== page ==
Speed Secrets: Data Acquisition Basics
By Guest Contributor
September 04, 2013
[photo credit: James Bearne]
I'm sure everyone reading this knows about data systems. We've all seen it in other people's cars, maybe we have one, and have watched the cool traces on TV in all the racing series showing a driver's throttle or brake application and speed. If you are a fan of F1, ALMS, Grand Am, or one of the other big race series, you've seen the pit boxes full of computers, monitors, and a myriad of race engineers.
While much of that may seem out of reach for a club racer or track day person, it's amazing how much the basics of the super systems match what we need on a club level. While the professional systems may record many more car parameters, they always record the same basics that club level drivers record. The systems for club level drivers now start at around $400 - less than a set of tires!
When I started working with data, I had a very basic system that ran off a GPS signal. I could record lateral and longitudinal g-force, speed, and my driven line by way of GPS. That was enough feedback that I made significant gains in my braking and turn-in, which made definite changes in my lap times. At my home track, I was able to gain 2 seconds on a 1:20 track!
The software allowed me to add a few math channels, where I was able to do things like combine lateral and longitudinal g-forces into a Combine G (or G Sum) to actually quantify some of these things. Even with that, I was only looking at how fast was I going (speeds at the end of straights), how hard was I getting on the brakes (negative longitudinal G Force), and how hard was I cornering (lateral G Force).
I upgraded from that system to an all-out system that included all the old stuff, but added steering sensors, brake pressure, throttle position, RPM, gear position, individual wheel speeds, shock position, and every engine-related measurement possible (including multiple temps, pressures, positions, and more). Then, in doing math channels (using my old algebra, trig, and calculus skills), I was able to figure out all sorts of new things like ride heights, braking aggression, front and rear roll rates, and many more complicated things.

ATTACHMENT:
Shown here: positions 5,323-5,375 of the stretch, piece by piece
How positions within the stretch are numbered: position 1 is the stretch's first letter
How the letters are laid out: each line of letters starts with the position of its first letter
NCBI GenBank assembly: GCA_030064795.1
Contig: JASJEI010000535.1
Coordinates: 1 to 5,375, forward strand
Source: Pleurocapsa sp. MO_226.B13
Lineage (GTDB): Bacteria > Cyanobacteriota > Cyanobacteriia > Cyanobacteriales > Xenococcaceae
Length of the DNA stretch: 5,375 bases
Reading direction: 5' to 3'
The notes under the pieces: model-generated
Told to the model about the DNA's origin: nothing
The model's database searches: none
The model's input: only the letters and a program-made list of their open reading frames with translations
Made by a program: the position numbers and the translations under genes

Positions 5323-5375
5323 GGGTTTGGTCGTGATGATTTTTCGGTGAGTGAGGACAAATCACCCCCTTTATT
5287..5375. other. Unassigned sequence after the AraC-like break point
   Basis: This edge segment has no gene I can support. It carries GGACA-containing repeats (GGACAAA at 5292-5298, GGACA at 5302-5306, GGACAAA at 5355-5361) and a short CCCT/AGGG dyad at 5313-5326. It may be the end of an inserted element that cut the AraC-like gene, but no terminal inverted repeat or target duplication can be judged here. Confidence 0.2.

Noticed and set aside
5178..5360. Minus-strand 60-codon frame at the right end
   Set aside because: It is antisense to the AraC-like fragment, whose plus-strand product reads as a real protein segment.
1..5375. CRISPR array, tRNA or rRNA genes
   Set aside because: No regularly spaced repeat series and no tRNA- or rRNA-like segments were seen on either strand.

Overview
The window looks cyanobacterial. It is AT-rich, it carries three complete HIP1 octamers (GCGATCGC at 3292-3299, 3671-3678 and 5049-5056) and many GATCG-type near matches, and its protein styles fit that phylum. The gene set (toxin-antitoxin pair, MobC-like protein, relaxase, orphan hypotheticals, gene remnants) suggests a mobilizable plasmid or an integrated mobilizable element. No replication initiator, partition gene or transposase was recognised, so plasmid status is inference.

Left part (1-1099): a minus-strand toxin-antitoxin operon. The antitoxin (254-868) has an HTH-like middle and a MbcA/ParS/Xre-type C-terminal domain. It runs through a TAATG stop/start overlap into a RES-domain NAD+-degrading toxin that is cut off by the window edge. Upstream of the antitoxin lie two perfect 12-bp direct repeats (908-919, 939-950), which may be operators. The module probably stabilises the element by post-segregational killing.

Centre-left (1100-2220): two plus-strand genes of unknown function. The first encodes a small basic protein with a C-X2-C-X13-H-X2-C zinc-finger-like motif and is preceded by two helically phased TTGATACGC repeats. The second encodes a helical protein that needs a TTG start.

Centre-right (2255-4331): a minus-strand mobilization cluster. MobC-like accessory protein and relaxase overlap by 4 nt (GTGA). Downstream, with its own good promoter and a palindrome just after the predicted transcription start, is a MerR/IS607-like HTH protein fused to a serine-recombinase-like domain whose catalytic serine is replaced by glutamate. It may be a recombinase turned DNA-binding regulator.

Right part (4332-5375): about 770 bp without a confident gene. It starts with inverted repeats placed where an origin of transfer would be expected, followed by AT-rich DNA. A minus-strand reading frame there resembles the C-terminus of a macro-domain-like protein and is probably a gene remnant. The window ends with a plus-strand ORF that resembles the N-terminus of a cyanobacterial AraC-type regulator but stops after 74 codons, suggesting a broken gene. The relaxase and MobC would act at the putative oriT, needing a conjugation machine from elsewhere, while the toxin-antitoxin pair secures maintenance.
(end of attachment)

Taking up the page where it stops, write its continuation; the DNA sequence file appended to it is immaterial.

With all of this data, I started spending much more time trying to figure it all out. I would look at what I did driving, then what the car did, trying to picture everything that was happening. While it's nice to know what position the steering was in when you came off the brakes, or when you got to full throttle coming out of a corner, the basics still apply. Even with 30+ channels of data, I've reverted to starting my analysis with the essentials.
To have a quick lap, you have to drive fast. That is why the speed channel is by far the most important. The speed trace is where the analysis starts and eventually stops. In general, when you look at your speed trace, it should rise as you go down the straight and then fall very quickly when you hit the brakes. It should look like a cliff, not a rolling hill.
Then, check out your longitudinal G Forces. When you hit the brakes, it should be just the opposite of the speed trace. You apply the brakes hard and quickly, with a very fast rise in longitudinal G Force. After the initial application, you should smoothly trail off the brakes and create a nice sloping graph.
Moving to your lateral G graph, in any trail braking corner you should see some overlap between the longitudinal G forces and the build up of lateral G force as you start to turn in to the corner while trail braking. This is very easy to see if your software has or can make a G-G graph. This helps to identify if you are braking and then turning, or blending the two together to fill out the traction circle.
These four fundamental things - speed, how you lift off the gas, how and when you brake, and when you start to turn - make up the basics that you have to get right before all the fine details come into play. Having a data system in the car with you, recording what you're actually doing will help you immensely. Also, boiling down all of the data analysis into a couple of small things make it much easier to do trackside in between sessions so you can act on it right away.
The final item is to always turn your data system on and record your data! You will be amazed at the brilliance you'll display when you're not trying to drive hard. At one track, my best lap came when I went out to scrub a set of tires! At another track it was right before I decided to end a practice session early. You don't want to miss these sessions because you didn't turn the system on. Now, get out there and see if you are nailing the basics.